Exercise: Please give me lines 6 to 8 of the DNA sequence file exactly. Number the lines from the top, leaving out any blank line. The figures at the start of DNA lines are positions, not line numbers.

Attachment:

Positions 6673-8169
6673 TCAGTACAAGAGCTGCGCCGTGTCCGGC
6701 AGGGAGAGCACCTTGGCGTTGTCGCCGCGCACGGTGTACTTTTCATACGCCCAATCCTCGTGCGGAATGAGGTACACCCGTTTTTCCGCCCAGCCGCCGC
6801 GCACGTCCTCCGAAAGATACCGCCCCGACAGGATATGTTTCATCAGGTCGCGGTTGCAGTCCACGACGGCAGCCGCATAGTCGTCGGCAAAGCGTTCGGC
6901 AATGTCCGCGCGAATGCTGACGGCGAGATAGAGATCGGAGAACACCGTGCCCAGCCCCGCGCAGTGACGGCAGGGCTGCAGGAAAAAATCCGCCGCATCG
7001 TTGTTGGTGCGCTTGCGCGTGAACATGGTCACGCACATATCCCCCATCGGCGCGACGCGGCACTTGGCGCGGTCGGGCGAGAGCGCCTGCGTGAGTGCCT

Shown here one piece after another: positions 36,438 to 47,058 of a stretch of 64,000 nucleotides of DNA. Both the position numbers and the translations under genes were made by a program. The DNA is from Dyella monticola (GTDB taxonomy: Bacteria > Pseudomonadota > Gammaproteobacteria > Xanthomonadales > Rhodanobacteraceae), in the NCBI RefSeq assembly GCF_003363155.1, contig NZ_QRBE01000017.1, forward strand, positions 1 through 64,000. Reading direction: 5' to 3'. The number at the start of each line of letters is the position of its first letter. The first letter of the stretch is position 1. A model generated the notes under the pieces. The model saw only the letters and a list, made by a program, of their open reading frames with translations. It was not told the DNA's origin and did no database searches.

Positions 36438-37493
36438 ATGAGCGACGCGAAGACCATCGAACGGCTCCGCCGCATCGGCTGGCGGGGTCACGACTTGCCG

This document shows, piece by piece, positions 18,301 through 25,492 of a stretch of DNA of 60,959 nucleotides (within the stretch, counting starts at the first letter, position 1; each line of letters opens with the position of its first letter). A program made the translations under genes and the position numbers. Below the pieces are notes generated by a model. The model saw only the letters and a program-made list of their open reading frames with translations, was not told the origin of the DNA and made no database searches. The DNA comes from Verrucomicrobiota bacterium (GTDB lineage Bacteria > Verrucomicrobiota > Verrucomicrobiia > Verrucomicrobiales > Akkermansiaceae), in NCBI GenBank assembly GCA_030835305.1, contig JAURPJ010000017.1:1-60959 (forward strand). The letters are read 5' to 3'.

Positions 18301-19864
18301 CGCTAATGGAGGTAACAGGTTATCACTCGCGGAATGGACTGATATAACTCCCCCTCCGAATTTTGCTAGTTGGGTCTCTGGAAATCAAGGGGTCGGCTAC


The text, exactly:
7001 TTGTTGGTGCGCTTGCGCGTGAACATGGTCACGCACATATCCCCCATCGGCGCGACGCGGCACTTGGCGCGGTCGGGCGAGAGCGCCTGCGTGAGTGCCT

Shown here one piece after another: positions 36,438 to 47,058 of a stretch of 64,000 nucleotides of DNA. Both the position numbers and the translations under genes were made by a program. The DNA is from Dyella monticola (GTDB taxonomy: Bacteria > Pseudomonadota > Gammaproteobacteria > Xanthomonadales > Rhodanobacteraceae), in the NCBI RefSeq assembly GCF_003363155.1, contig NZ_QRBE01000017.1, forward strand, positions 1 through 64,000. Reading direction: 5' to 3'. The number at the start of each line of letters is the position of its first letter. The first letter of the stretch is position 1. A model generated the notes under the pieces. The model saw only the letters and a list, made by a program, of their open reading frames with translations. It was not told the DNA's origin and did no database searches.

Positions 36438-37493